Though they do cost more than a solidly specced XC hardtail or used enduro bike, I'm really liking the no-fault replacement policy. You can abuse these rims if you're racing at top level without worrying about having to shell out another couple hundred for a new rim every couple of months. Not for everyone, but I think a good idea for that use case.
  • 1 0
 Yeah, exact if you’re racing at top level and you abuse them, you probably won’t finish many races.
  • 4 0
 Sounds great in theory, but I broke a Roval CLX32 rim (their top end road wheelset) on my road bike after about 1000km and got offered 20% off. Turns out not everyone honors their lifetime warranty the same.
  • 1 1
 @crs-one: You are correct, but, for instance, I myself (as well as a few buddies) have had warranty issues with Specialized bit, our local Ocala Fl Specialized warranty ALWAYS says that "this is not covered" or whatever - then, go to a Specialized shop in Gainesville FL for almost instant warranty replacement for the exact same issue.

More recently (all have been within the past year) a friend blew out the XFusion shock on his bike. Local dealer said something to the tune of "8 weeks" to get a warranty replacement IF it was under warranty, and they doubted it. The other shop gave me a phone number and XFusion had a new shock on the way almost instantly.
  • 2 1
 @crs-one: Similar story here. I even have an email from a Specialized rep saying “we stopped producing this part because it was a known issue” that they kept breaking. Was offered 35% off a new in stock bike. What kind of lifetime warranty is that? I need to go spend $6k in order to replace my Specialized with another equivalent Specialized because of a known-to-them defect? Nope. Never again buying anything from the big S.
  • 1 0
 @lebca: My point was Specialized did cover the warranty, but, had to go to the right shop to get it done. In my case, Super Cool (www.supercoolbikeshop.com) on more than once occasion had items covered under warranty when my closest S shop said it could not. In my case, I purchased my bike from the closer shop for an issue that was under warranty (roval wheel, oddly)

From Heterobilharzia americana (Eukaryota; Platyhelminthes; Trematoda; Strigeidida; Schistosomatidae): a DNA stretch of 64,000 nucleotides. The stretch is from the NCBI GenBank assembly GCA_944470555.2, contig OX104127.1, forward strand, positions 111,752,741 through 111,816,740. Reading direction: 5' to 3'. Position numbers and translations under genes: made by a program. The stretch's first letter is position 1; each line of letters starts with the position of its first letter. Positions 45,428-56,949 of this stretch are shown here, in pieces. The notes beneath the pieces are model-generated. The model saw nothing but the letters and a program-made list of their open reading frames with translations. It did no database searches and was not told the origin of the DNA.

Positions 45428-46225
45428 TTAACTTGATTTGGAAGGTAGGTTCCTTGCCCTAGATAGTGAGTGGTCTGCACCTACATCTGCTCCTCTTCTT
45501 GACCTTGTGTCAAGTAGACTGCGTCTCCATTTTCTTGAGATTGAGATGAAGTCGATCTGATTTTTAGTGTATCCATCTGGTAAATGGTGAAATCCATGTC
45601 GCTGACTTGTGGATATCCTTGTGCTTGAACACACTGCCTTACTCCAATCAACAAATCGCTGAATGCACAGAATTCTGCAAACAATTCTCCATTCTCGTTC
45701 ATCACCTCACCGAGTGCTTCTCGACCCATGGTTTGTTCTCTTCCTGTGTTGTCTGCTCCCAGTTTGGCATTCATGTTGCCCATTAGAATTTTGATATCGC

• 17 0
 " They've have been installed on a high-mileage test bike". Assume that test bike is the GRIM DONUT. We have all given up on the review of said product..........
  • 13 0
 I can't believe how few people can appreciate how impressive the weight of this wheel set is. Of course they're expensive, it's one of the lightest MTB wheel sets you can buy!! You have to be able to appreciate the engineering that goes into creating a holistic system like this with performance being the only metric. Truly an impressive feat of engineering!
  • 9 0
 I'm truly amazed that it's taken this long for some of the industry giants to get on the asymmetric rim gravy train (looking at you also Uncle Stan)
  • 3 0
 I also wonder why DT doesn't go asym. Regardless, they're the only rims I buy these days.
  • 11 1
 @mikeklevy: Hows the new epic ride?
  • 9 0
 "Wheels designed to protect your tyres".......@$2,750 USD how much do tyres now cost? $50,000USD. Nice one Pinkbike
  • 5 0
 Interesting that the beginning of this article compares these to narrower internal width rims....but then completely fails to mention the Bontrager Kovee XXX which is also sub-1300g AND 29mm internal. So the Bontrager seems to be the benchmark, but the article only mentions the narrower options giving the impression that the Roval is the first sub-1300g wheelset with a 29mm internal width but it is not. The Bontragers have already been out for a whole year -> racing.trekbikes.com/stories/equipment/bontrager-kovee-xxx-mtb-wheel
  • 6 0
 29mm internal width coming to strictly XC wheels. That probably means 35mm is getting close to ideal for Enduro.
  • 3 0
 Depends on what tyres youbarr running for enduro i think. XC now goes for 2.4 so its naturals that rims are wider
  • 10 0
 Ibis wheels... solidly 5 years ahead of the game
  • 9 0